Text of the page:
Renovating a tiled bathroom shower is a challenging task, but the do-it-yourselfer with the right equipment, patience and time can renovate a tiled shower that will add value and beauty and functionality to the home for years or even decades to come.
Ripping out the old
Turn off the water supply to the shower. In some cases, this may mean shutting off the water supply to the entire home. Make sure that if you accidentally break a pipe you don't also destroy your home with a flood. There's no such thing as a tiny flood if you burst a main pipe.
Using a hammer and/or pry bar, break the existing tile and backboard, and remove them. When you are finished, you should be down to bare studs.
Remove any screws, or other protrusions that will prevent a tight and even fit when adding new wallboard.
Add Fresh Wallboard
Staple plastic sheeting to the studs to create a moisture barrier. Using your hammer batten down any staples that don't sink in all the way.
Measure and cut your cement board to size. Cement board can be found any nearly any home building supply store. A circular saw with a diamond blade is the best tool for this task. Be sure to measure for a tight fit. Cement board is less forgiving in terms of gaps, especially when working with showers.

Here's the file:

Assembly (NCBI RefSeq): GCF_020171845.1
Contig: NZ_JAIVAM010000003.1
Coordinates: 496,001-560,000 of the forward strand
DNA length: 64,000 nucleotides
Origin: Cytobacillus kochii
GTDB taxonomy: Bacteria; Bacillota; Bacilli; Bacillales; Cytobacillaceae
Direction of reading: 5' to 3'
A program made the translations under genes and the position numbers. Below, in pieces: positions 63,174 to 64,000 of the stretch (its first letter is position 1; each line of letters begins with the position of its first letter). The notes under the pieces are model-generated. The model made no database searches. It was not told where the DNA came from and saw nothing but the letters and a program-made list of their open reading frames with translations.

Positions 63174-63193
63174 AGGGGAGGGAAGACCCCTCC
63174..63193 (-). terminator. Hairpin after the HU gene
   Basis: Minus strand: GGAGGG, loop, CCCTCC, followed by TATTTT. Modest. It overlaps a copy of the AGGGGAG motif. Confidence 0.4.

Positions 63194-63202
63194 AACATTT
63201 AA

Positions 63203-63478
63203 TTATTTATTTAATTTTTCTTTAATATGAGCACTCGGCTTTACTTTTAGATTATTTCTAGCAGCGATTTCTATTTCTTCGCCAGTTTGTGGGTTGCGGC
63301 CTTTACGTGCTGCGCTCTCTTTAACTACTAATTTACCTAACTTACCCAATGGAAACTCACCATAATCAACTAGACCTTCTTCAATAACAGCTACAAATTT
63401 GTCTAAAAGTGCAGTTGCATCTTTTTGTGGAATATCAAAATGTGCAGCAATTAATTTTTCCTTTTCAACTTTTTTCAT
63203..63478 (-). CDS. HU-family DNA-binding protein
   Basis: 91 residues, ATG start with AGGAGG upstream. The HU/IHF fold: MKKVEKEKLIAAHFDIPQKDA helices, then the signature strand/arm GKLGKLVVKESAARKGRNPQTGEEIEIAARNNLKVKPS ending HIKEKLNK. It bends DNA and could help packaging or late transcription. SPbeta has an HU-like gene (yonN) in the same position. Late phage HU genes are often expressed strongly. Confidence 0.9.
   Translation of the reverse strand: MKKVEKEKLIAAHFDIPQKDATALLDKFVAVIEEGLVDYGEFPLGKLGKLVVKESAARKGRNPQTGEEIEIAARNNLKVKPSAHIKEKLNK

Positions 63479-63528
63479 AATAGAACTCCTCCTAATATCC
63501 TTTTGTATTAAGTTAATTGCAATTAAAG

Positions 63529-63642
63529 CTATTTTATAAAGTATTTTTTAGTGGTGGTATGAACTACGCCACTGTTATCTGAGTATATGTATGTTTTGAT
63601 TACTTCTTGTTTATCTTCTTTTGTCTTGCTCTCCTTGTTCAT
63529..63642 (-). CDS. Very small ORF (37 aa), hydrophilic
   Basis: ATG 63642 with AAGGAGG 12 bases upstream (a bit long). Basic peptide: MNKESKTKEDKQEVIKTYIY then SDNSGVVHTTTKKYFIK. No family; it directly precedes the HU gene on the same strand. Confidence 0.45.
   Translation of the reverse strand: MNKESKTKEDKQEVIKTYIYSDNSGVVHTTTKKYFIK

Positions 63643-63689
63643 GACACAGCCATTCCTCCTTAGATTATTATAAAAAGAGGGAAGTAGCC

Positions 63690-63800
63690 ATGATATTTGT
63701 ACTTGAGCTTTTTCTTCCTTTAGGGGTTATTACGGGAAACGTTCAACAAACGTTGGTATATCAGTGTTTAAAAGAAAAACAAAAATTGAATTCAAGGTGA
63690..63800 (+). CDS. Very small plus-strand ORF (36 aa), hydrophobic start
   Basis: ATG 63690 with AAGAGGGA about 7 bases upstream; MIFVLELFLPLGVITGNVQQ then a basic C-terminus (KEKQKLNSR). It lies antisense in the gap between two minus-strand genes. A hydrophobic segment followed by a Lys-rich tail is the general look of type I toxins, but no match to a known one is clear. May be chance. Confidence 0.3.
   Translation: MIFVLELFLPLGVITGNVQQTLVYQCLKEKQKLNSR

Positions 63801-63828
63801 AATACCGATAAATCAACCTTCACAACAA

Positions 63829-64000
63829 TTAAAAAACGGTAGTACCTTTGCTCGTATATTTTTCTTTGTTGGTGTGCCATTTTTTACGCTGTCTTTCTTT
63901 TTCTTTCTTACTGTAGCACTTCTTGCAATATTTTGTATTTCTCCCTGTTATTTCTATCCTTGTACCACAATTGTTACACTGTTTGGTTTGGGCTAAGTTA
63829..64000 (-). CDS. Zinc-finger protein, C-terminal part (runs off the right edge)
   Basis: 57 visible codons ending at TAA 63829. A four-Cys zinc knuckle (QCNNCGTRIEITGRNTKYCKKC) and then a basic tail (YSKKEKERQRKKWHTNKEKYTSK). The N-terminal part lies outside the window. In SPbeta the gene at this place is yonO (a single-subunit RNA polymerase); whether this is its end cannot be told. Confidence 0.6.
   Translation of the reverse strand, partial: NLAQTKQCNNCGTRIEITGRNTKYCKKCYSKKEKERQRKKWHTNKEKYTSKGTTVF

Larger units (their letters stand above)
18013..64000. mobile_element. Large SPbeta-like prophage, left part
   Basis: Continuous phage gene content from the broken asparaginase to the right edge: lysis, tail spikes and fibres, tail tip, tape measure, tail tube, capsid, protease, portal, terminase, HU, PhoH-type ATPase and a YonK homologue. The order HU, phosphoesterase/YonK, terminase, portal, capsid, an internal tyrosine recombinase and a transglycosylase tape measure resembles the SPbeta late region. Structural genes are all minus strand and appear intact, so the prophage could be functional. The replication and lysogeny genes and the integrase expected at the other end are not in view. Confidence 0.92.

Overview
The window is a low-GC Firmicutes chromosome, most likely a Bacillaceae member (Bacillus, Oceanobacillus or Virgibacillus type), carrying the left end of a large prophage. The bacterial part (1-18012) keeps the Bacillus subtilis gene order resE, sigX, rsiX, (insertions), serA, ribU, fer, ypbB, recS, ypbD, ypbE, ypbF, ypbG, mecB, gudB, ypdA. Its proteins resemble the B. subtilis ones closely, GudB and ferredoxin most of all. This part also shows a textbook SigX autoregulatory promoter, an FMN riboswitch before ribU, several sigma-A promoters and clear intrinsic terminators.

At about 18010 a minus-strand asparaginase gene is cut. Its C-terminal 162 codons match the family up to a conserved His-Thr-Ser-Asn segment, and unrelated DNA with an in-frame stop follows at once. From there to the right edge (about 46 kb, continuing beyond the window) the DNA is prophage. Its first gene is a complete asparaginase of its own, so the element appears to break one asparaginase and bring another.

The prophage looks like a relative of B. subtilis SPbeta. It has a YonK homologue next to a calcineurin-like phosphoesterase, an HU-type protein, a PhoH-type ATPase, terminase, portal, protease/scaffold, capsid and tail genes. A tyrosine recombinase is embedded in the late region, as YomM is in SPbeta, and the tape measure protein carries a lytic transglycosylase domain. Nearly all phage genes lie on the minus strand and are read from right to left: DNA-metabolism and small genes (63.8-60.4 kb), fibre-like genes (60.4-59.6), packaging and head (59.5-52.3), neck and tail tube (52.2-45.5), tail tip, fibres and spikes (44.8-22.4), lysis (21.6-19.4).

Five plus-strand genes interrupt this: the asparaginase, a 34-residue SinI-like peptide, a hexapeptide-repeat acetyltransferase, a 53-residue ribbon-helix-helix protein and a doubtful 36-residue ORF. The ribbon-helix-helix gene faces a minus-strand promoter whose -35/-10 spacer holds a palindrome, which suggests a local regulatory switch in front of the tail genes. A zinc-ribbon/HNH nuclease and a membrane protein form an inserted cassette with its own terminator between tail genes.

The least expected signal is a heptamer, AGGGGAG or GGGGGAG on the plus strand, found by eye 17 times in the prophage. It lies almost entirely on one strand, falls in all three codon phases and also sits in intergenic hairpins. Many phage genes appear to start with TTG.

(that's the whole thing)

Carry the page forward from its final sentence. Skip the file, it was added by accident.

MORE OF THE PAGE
Using ceramic screws, to prevent rust or discoloration, fasten the cement board to the studs.
Tile the Shower Stall
Find the true center of the surface of one of your three shower walls. You will be laying your tile from the center out. Chalk lines should serve to mark your angles. Be sure to use both a horizontal and vertical level to determine that your lines are straight.
Mix enough mortar to use in about an hour of setting tiles. Using your trowel, trowel the mortar onto the wall. Then set your first tile.
Use spacers in between your tiles to create even spacing and to keep the tile lines straight as you go along. The whole span to be tiled. Do the same for your additional wall spans.
Mix enough grout to fill the gaps in between the tiles.
Using your grout float, push grout into the gaps between the tiles to fill the gaps evenly.